When the Covid-19 pandemic began earlier this year, its impact was felt in many different ways. In China, where the first cases were reported, cities and towns were placed under strict lockdown measures in order to contain the outbreak. This meant that many Chinese factories also shut down, which had a negative impact on manufacturing all over the world.
But not every factory in China shut down at once. Rather, it took nearly two weeks from when the first cases were reported for the city of Wuhan, where the virus is deemed to have originated, to be placed under strict lockdown. From there, other similar shutdowns would roll out across China. Despite this, many companies were either caught off-guard, or had no plan in place for such a situation, which lead to many supply problems in the first and second quarters of the year.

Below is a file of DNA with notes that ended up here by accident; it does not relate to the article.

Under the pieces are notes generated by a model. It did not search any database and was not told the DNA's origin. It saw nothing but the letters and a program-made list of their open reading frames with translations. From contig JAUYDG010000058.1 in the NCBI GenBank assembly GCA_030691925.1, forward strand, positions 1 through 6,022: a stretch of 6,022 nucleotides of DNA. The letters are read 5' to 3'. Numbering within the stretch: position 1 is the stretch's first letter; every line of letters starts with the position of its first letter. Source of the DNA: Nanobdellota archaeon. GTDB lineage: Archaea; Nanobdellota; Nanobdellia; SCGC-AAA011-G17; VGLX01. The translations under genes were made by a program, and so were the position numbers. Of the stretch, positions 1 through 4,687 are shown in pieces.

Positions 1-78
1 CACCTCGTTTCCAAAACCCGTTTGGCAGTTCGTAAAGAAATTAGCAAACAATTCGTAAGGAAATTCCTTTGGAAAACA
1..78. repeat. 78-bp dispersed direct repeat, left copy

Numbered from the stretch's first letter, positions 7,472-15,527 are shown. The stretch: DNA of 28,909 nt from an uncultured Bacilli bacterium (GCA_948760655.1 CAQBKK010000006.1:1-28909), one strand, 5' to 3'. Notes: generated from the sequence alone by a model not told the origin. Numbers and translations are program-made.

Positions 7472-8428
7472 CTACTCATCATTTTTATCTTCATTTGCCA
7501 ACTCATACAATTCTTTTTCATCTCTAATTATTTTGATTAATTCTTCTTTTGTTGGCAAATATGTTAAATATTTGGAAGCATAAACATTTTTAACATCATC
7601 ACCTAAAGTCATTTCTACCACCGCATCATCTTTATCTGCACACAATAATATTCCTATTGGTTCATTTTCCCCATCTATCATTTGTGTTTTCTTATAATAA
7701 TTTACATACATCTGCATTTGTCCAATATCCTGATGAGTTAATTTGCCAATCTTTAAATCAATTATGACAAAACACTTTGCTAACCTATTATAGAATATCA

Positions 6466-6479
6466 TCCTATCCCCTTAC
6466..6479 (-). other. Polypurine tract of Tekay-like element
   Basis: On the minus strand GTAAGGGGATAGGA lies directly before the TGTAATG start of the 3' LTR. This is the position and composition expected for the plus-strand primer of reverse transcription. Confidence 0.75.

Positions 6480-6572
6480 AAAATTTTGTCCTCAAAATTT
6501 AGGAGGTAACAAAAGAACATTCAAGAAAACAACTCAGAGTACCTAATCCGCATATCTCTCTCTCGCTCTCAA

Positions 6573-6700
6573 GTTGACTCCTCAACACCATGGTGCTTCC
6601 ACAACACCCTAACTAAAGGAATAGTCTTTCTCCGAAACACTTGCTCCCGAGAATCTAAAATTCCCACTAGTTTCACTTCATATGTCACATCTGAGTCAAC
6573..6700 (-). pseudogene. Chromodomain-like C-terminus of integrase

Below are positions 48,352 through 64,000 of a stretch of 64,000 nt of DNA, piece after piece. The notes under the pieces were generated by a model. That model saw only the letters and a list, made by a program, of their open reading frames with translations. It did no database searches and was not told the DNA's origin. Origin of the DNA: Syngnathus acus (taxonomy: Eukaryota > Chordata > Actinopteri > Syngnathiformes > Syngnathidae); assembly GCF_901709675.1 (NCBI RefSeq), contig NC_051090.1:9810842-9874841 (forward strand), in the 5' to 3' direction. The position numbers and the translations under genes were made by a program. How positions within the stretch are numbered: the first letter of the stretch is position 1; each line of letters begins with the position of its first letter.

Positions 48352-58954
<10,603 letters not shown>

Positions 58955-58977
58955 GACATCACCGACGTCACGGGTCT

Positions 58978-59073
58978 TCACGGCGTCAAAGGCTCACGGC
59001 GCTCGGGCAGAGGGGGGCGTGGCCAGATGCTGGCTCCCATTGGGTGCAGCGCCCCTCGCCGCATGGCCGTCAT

These problems would only become more exacerbated once companies had to close their domestic operations in Europe and North America as the pandemic continued to spread. At this point, demand for products also reached new lows, as many people were either trying to save money, or were losing their jobs and focusing what money they had for necessities. Only now are countries like the U.S. beginning to see an economic and manufacturing turn-around.
Most notably, it appears that the pandemic is accelerating the desire for companies, especially those in the U.S., to shift manufacturing back from China in favor of domestic manufacturing.
Many companies are seeing the negative impact the pandemic has had on their supply chains, which they believe would be similar to those caused by factors like trade disputes, climate change, and national security concerns. By moving manufacturing back domestically, companies would be able to be more confident in their supply chains and would also be likely to receive financial incentives from their nation’s government to do so. As such, it’s quite possible that the global manufacturing sector will look quite different in the years after the pandemic.